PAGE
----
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William Bradford

web | The Sun Is but a Morning Star

Book II, Chapter XXXVI.

About the middle of May this year came in three ships into this harbor, in warlike order. They were found to be men of war. The captain's name was Cromwell, who had taken sundry prizes from the Spaniards in the West Indies; he had a commission from the Earl of Warwick. He had aboard his vessels about 80 lusty men, but very unruly, who after they came ashore, did so distemper themselves with drink as they became like madmen, and though some of them were punished and imprisoned, yet could they hardly be restrained. Yet in the end they became more moderate and orderly. They continued here about a month or six weeks, and then went to the Massachusetts, in which time they spent and scattered a great deal of money among the people, and yet more sin I fear than money, notwithstanding all the care and watchfulness that was used toward them to prevent what might be.

In which time one sad accident fell out. A desperate fellow of the company fell a-quarreling with some of his company. His captain commanded him to be quiet and surcease his quarreling, but he would not, but reviled his captain with base language and in the end half drew his rapier and intended to run at his captain; but he closed with him and wrested his rapier from him and gave him a box on the ear. But he would not give over, but still assaulted his captain; whereupon he took the same rapier as it was in the scabbard and gave him a blow with the hilt, but it lit on his head and the small end of the bar of the rapier hilt pierced his skull, and he died a few days after. But the captain was cleared by a council of war. This fellow was so desperate a quarreler, as the captain was fain many times to chain him under hatches from hurting his fellows, as the company did testify. And this was his end.

This Captain Thomas Cromwell set forth another voyage to the West Indies from the Bay of the Massachusetts, well manned and victualed, and was out three years, and took sundry prizes and returned rich unto the Massachusetts. And there died the same summer, having got a fall from his horse, in which fall he fell on his rapier hilt and so bruised his body as he shortly after died thereof, with some other distempers which brought him into a fever. Some observed that there might be something of the hand of God therein; that as the forenamed man died of the blow he gave him with the rapier hilt, so his own death was occasioned by a like means.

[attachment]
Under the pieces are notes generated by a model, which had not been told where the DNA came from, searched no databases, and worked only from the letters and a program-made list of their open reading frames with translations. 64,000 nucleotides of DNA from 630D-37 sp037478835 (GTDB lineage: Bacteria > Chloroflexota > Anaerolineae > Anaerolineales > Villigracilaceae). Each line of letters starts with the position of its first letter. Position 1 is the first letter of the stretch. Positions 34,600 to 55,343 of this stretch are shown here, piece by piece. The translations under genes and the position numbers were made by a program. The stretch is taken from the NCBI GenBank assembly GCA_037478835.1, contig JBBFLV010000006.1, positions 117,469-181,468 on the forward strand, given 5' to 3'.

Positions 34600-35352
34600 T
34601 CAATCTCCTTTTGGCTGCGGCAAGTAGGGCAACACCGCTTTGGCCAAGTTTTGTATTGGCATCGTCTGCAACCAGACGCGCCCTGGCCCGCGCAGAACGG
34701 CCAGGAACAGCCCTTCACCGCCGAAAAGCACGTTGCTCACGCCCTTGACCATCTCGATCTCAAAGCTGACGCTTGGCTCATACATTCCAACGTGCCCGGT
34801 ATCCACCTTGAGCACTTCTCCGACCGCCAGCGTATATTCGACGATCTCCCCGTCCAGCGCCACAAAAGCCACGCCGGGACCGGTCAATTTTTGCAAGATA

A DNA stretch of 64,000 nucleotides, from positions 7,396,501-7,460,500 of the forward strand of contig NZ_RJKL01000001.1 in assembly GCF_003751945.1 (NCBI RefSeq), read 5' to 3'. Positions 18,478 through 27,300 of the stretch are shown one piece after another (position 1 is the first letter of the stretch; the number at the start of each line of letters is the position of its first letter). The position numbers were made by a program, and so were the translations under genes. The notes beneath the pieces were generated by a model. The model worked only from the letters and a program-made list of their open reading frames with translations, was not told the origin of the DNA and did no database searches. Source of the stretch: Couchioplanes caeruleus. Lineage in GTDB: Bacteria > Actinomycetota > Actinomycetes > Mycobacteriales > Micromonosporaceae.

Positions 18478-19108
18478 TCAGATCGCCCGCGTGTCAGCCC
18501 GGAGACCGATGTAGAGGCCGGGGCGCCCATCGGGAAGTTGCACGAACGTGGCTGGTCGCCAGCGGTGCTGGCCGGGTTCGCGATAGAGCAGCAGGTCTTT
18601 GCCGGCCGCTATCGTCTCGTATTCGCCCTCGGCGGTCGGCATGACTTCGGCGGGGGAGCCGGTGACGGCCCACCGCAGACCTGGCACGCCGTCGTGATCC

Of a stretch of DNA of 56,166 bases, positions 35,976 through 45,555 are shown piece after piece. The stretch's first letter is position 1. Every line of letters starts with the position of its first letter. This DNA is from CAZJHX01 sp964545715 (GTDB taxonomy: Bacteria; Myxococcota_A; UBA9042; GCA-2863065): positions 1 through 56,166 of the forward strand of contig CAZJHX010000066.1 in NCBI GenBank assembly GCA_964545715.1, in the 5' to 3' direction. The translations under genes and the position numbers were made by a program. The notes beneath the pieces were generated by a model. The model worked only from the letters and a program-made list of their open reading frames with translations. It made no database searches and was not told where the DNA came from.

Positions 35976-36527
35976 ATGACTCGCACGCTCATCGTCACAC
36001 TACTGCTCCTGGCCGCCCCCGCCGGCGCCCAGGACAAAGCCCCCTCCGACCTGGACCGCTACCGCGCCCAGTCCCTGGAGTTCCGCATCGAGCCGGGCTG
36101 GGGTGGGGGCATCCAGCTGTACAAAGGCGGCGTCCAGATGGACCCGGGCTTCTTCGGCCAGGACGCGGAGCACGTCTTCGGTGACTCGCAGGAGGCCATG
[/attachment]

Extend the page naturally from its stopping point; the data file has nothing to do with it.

This year Mr. Edward Winslow went into England, upon this occasion: some discontented persons under the government of the Massachusetts sought to trouble their peace and disturb, if not innovate, their government by laying many scandals upon them, and intended to prosecute against them in England by petitioning and complaining to the Parliament. Also, Samuel Gorton and his company made complaints against them. So as they made choice of Mr. Winslow to be their agent to make their defense, and gave him commission and instructions for that end. In which he so carried himself as did well answer their ends and cleared them from any blame or dishonor, to the shame of their adversaries. But by reason of the great alterations in the State, he was detained longer than was expected, and afterwards fell into other employments there; so as he hath now been absent this four years, which hath been much to the weakening of this government, without whose consent he took these employments upon him.

Anno 1647




© William Bradford
© E-publisher LiterNet, 26.11.2008
The Sun Is but a Morning Star. Anthology of American Literature. Edited by Albena Bakratcheva. Varna: LiterNet, 2008-2010